If sanctuary jurisdictions are destroyed or crippled, life will get far, far worse for immigrants. Millions of immigrants who today—if they manage to avoid getting into legal trouble—are able to at least live, work, and go to school, will be forced into conditions where they cannot even do that. This will have an unimaginable impact on millions and millions of immigrants—documented and undocumented—as well as their friends, their families. It will open the door to criminalizing doctors, teachers, and others who provide services to undocumented people without turning them in for deportation. It will have a horrible impact on society as a whole. It simply CANNOT GO DOWN!
And this attack on sanctuary jurisdictions is not just some scattershot, terrible thing. It is a terrible thing, but it is a key piece of the whole vision and mission of the Trump-Pence fascist regime: demonization, persecution, and driving immigrants out of the U.S.—at least ones who don’t fit into their definition of “white”—and is central and essential to their hellish agenda to “Make America White Again.” For them, there is no turning back in the war on immigrants. They have whipped up mobs of people who believe they are “entitled” to going back—way back—to a nightmarish era of U.S. history, and worse. That requires the violent ethnic cleansing of America.
What people have done so far in response to Trump’s all-out war on immigrants has been very important and inspiring. The outpourings of tens of thousands of people at airports in response to Trump’s ban on Muslims from seven countries entering the U.S., along with the massive women’s marches the day after Trump’s inauguration, sent a message to the world that there was profound, widespread outrage. The direct action people took, for example, to attempt to prevent the deportation of Guadalupe Garcia de Rayos in Phoenix was righteous—and everyone revolted by the Trump-Pence fascist regime has to be prepared to take that kind of stand.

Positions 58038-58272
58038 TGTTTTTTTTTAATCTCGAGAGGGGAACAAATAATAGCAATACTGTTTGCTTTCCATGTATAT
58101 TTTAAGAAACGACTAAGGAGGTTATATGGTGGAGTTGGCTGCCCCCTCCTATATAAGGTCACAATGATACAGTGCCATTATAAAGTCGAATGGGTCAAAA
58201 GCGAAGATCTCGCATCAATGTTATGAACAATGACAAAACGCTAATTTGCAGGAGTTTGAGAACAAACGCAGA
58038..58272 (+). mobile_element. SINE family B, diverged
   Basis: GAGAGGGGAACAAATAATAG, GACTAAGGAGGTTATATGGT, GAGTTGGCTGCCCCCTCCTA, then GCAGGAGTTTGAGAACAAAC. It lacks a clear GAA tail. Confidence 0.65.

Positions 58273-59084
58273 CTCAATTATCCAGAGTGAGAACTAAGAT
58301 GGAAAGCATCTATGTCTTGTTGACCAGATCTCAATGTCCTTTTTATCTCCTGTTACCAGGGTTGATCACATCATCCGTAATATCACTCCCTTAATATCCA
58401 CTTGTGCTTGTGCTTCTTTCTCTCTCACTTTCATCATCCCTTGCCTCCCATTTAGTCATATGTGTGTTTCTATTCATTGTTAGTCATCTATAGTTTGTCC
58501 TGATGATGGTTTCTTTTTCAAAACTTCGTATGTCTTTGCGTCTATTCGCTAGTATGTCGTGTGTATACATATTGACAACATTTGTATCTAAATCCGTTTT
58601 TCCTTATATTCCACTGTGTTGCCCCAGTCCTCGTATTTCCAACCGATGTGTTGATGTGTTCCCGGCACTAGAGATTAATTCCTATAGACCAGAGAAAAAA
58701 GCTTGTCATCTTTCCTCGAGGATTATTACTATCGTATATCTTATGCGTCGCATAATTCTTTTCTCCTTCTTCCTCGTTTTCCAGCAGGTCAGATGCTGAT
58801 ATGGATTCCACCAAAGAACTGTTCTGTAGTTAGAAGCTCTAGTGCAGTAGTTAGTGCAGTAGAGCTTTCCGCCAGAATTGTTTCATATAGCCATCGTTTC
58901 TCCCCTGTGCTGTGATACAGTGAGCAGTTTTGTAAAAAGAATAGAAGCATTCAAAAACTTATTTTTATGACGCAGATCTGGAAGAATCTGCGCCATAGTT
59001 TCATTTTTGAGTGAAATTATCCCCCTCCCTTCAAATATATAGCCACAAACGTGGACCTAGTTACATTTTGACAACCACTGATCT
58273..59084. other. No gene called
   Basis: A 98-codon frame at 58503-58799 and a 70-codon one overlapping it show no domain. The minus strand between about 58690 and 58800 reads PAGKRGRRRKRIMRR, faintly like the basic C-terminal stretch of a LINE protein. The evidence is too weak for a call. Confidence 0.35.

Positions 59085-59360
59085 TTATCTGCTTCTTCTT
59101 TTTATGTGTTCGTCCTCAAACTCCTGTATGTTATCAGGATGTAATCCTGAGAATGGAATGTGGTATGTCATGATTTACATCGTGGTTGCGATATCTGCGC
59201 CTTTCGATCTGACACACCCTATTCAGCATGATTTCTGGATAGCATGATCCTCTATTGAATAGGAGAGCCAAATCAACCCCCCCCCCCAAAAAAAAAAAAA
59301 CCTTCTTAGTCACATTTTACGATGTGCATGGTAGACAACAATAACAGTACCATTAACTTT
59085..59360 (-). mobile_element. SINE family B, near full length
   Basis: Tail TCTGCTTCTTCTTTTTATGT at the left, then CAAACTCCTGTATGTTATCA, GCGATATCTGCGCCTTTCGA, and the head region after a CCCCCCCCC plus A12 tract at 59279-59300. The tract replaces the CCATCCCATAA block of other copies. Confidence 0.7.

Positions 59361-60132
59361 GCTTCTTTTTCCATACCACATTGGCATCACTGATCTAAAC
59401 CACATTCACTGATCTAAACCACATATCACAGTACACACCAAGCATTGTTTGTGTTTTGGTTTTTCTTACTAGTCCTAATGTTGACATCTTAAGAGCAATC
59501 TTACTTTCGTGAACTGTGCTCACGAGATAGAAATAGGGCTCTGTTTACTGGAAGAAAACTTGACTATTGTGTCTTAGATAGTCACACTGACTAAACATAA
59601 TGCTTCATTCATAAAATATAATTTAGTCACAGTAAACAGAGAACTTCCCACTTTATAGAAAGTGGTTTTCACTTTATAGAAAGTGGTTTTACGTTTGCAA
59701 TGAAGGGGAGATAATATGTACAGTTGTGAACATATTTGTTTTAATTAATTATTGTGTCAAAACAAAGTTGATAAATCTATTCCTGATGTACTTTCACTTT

There is some complexity to the battle around sanctuary jurisdictions. They are concessions to decades of struggle and resistance to attacks on immigrants, but these concessions are limited. Even in sanctuary jurisdictions, undocumented immigrants still live precarious lives. In some states and large cities, in particular, high-level Democratic Party officials do have real and sharp differences with Trump’s attack on sanctuary jurisdictions and have spoken out defiantly. Even as their starting point is not the fundamental humanity of immigrants, they fear the tremendous economic, social, and political disruption if Trump’s policies are implemented. All of this points to a need for people to join in to not just defend, but expand the protection of sanctuary jurisdictions.
The battle to defend immigrants and sanctuary jurisdictions is life-and-death in its own right. And there are even bigger stakes. Trump’s threats against sanctuary jurisdictions take place in the context of, and in service of, the regime moving to tighten a death grip on the levers of state power. It is connected to moves to tear down other state-, county-, and city-based concessions like protection for LGBT rights, civil rights ordinances, and environmental protection rules. In response to moves to make California a sanctuary state, Trump threatened, “If we have to, we’ll defund.” And then he said, “California in many ways is out of control, as you know.” All of this has the potential to become a flashpoint in society, eruptions of conflict that could prove pivotal to whether or not the Trump-Pence fascist regime can fully consolidate power.
Attacks on immigrants and sanctuary jurisdictions specifically must be resisted! Sanctuary protections need to be defended and extended. The resistance to attacks on immigrants needs to become more widespread and determined and draw in millions and tens of millions. But the attacks will continue to escalate, to become more terrible and violent, until Trump is driven from office. The battle to defend immigrant rights can, and to have a real lasting impact must, be intensified, and joined in a torrent of struggle to drive out the fascist regime.